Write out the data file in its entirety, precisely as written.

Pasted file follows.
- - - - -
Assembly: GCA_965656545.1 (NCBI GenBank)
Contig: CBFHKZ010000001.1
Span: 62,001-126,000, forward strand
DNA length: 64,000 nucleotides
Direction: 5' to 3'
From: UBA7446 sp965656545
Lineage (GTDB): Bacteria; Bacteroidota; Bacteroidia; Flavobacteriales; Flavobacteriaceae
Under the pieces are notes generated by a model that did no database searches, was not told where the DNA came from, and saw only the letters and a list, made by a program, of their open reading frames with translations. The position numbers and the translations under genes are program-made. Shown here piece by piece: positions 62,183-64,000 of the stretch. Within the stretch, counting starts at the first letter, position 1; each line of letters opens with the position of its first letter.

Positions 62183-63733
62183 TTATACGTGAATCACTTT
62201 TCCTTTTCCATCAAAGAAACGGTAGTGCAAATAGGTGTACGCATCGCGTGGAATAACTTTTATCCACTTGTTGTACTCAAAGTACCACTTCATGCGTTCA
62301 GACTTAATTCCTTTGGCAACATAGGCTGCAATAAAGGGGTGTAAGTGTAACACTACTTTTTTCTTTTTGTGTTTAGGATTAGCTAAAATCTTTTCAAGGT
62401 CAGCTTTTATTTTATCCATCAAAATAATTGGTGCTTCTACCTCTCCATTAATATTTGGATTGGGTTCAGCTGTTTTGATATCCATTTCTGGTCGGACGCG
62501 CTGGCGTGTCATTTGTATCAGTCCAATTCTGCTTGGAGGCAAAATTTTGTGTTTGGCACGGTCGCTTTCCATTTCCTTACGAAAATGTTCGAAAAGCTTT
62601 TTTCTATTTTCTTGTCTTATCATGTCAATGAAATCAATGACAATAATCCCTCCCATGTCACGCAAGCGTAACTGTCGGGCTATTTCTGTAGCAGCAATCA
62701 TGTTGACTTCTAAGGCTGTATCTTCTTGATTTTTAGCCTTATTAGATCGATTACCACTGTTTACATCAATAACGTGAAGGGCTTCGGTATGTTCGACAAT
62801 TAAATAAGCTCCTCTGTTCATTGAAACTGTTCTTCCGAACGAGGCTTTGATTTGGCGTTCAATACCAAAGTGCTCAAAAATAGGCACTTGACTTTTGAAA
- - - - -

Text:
Assembly: GCA_965656545.1 (NCBI GenBank)
Contig: CBFHKZ010000001.1
Span: 62,001-126,000, forward strand
DNA length: 64,000 nucleotides
Direction: 5' to 3'
From: UBA7446 sp965656545
Lineage (GTDB): Bacteria; Bacteroidota; Bacteroidia; Flavobacteriales; Flavobacteriaceae
Under the pieces are notes generated by a model that did no database searches, was not told where the DNA came from, and saw only the letters and a list, made by a program, of their open reading frames with translations. The position numbers and the translations under genes are program-made. Shown here piece by piece: positions 62,183-64,000 of the stretch. Within the stretch, counting starts at the first letter, position 1; each line of letters opens with the position of its first letter.

Positions 62183-63733
62183 TTATACGTGAATCACTTT
62201 TCCTTTTCCATCAAAGAAACGGTAGTGCAAATAGGTGTACGCATCGCGTGGAATAACTTTTATCCACTTGTTGTACTCAAAGTACCACTTCATGCGTTCA
62301 GACTTAATTCCTTTGGCAACATAGGCTGCAATAAAGGGGTGTAAGTGTAACACTACTTTTTTCTTTTTGTGTTTAGGATTAGCTAAAATCTTTTCAAGGT
62401 CAGCTTTTATTTTATCCATCAAAATAATTGGTGCTTCTACCTCTCCATTAATATTTGGATTGGGTTCAGCTGTTTTGATATCCATTTCTGGTCGGACGCG
62501 CTGGCGTGTCATTTGTATCAGTCCAATTCTGCTTGGAGGCAAAATTTTGTGTTTGGCACGGTCGCTTTCCATTTCCTTACGAAAATGTTCGAAAAGCTTT
62601 TTTCTATTTTCTTGTCTTATCATGTCAATGAAATCAATGACAATAATCCCTCCCATGTCACGCAAGCGTAACTGTCGGGCTATTTCTGTAGCAGCAATCA
62701 TGTTGACTTCTAAGGCTGTATCTTCTTGATTTTTAGCCTTATTAGATCGATTACCACTGTTTACATCAATAACGTGAAGGGCTTCGGTATGTTCGACAAT
62801 TAAATAAGCTCCTCTGTTCATTGAAACTGTTCTTCCGAACGAGGCTTTGATTTGGCGTTCAATACCAAAGTGCTCAAAAATAGGCACTTGACTTTTGAAA